A solid pricing strategy is a key lever to any successful (retail) business.
Currently, the retail pricing models are still set somewhere between
a) EDLP (Every Day Low Price) that Walmart introduced in the already distant 1990s
b) Hi-Lo -> Hi means regular prices while Lo is discounted sale price. If the regular price for end-consumer is 1.39 Eur (=HI) then your discounted price during the weeks of sale could be 0.99 (=LO).
Fueled by data processing power and huge market shifts, the above pricing models are on the verge of massive change. Some alternatives have been listed by Ray Gaul from Kantar Consulting in his Linkedin article about future pricing:
– Personalized Pricing -> one possibility is dynamic pricing known from airlines, the other membership loyalty incentives, subscriptions, etc.
– Opening Price Points -> marked by limited assortment, limited stock, and rapid rotation
– Price Match Policies -> a promise to offer the lowest market price
While such alternative pricing models are knocking on the retail doors, sellers shouldn’t be blinded: the key to success with customers remains perceived fairness. (The research paper below is a pretty solid proof of that.) And fairness links price with perceived value. Having that in mind: the innovative models described above could bring quick wins but also erode customer trust and therefore long-term business value.
The changed pricing model was also one of the core tenets of a new retail strategy tried at J.C. Penney. For understanding the scope of the failure you might check our blog article Retail Innovation: Thin Line between Failure and Success.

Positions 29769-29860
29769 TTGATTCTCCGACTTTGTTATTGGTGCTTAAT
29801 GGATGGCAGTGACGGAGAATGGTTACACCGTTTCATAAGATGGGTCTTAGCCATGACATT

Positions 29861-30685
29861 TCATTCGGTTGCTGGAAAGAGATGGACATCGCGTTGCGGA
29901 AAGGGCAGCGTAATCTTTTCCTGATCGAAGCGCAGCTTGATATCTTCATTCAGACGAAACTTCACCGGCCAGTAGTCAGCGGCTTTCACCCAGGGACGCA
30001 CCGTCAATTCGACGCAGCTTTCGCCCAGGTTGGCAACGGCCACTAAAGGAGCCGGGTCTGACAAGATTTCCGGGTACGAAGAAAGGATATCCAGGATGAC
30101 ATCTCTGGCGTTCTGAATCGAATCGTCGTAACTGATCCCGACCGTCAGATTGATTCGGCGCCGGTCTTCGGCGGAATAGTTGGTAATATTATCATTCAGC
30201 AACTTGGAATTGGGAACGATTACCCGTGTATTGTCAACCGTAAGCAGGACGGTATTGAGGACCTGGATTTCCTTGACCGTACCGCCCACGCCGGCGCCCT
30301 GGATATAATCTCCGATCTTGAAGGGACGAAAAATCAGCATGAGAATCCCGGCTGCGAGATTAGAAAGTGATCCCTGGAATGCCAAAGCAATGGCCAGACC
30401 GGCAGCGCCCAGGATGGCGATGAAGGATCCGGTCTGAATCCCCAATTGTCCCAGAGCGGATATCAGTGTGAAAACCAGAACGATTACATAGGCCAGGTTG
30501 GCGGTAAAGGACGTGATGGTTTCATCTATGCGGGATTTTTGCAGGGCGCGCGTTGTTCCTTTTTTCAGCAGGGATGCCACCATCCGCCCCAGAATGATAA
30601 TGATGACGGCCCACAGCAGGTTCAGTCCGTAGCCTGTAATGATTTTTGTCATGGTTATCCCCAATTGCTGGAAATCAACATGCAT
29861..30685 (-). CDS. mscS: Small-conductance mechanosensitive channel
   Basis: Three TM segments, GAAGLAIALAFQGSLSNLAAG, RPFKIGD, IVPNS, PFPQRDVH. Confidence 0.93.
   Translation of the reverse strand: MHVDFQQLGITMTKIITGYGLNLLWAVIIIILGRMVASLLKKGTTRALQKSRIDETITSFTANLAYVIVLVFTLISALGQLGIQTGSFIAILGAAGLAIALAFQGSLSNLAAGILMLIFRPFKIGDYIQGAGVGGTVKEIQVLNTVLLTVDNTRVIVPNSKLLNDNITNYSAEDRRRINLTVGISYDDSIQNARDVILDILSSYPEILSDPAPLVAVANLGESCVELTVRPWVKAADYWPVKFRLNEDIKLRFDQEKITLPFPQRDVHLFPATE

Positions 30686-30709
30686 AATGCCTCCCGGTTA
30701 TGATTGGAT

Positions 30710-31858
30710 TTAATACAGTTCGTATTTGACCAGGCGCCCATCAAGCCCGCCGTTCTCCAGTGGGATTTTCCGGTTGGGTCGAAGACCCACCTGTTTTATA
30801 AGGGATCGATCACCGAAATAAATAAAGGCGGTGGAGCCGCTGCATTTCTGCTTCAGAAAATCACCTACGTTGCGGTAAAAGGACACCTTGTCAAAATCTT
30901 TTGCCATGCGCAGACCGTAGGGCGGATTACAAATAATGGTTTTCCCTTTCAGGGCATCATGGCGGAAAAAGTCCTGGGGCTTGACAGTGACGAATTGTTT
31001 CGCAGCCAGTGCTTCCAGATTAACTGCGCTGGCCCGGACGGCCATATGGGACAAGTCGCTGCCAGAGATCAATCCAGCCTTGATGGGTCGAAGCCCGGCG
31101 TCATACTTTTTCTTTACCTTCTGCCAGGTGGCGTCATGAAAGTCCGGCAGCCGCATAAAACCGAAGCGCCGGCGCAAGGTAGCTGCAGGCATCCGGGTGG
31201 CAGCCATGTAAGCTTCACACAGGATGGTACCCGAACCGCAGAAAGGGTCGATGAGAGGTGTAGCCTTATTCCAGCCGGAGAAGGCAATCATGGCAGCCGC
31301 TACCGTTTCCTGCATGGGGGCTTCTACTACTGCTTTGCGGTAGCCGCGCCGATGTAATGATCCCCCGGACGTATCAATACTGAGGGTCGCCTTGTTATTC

— CURRENTLY LEADING RETAIL PRICE MODEL
So what pricing models are currently setting the pace of the retail race?
For the answer, we shouldn’t look too far. Aldi (=Hofer) and Lidl are assertively pushing pricing models that are built on two main ingredients:
1. Own brands leverage low price perception
Having approximately 90% of its brands in its limited overall assortment, the ex-discounters can build on global supply-chain efficiencies, low-cost product development, negotiation power, other economies of scale, etc., and beat the prices of traditional retailers and branded suppliers as well.
2. Boosting quality perception
Supported by a combination of different tactics – local ingredients, quality checks, credibility – boosted by heavy advertising Hofer and Lidl are changing the perception of their brands. They are creating credible brands.
If in yesterday’s markets customers believed that higher prices mirror higher quality, Hofer and Lidl have succeeded to change that perception. The “trick” was to successfully put price and quality in the same equation.
An additional strength of that pricing model is that it is a key part of the low-cost blitzkrieg retailing business model itself. Hofer can openly deride the loyalty programs of traditional retailers. See their recent ads. No frills, no loyalty cards. Just value for money! Gaining traction with customers is also due to the increased customer mistrust about prices regularly being offed (permanent off-pricing).
While heavy Hi-Lo discounting is dangerously decreasing the profitability of the “traditional” retailers, and sometimes new pricing models seem to stem out of panic! ex-discounters don’t have such problems. Gaining market shares (in Slovenia close to 30%) organically increases their profitability.
So we can announce a current winner. The ones who set the pace of the retail race. The others have yet to find the alternative pricing solutions that work!
For a little deep-dive into pricing models perhaps you could find these links useful:
Showing some examples of new pricing models
The 20-page research paper from Dusseldorf University reinforces the meaning of “fairness” in pricing models
The informative piece by Peter Shapiro defines the products most suitable for EDLP and states that EDLP is superior to Hi-Lo in terms of cost efficiency and ROI.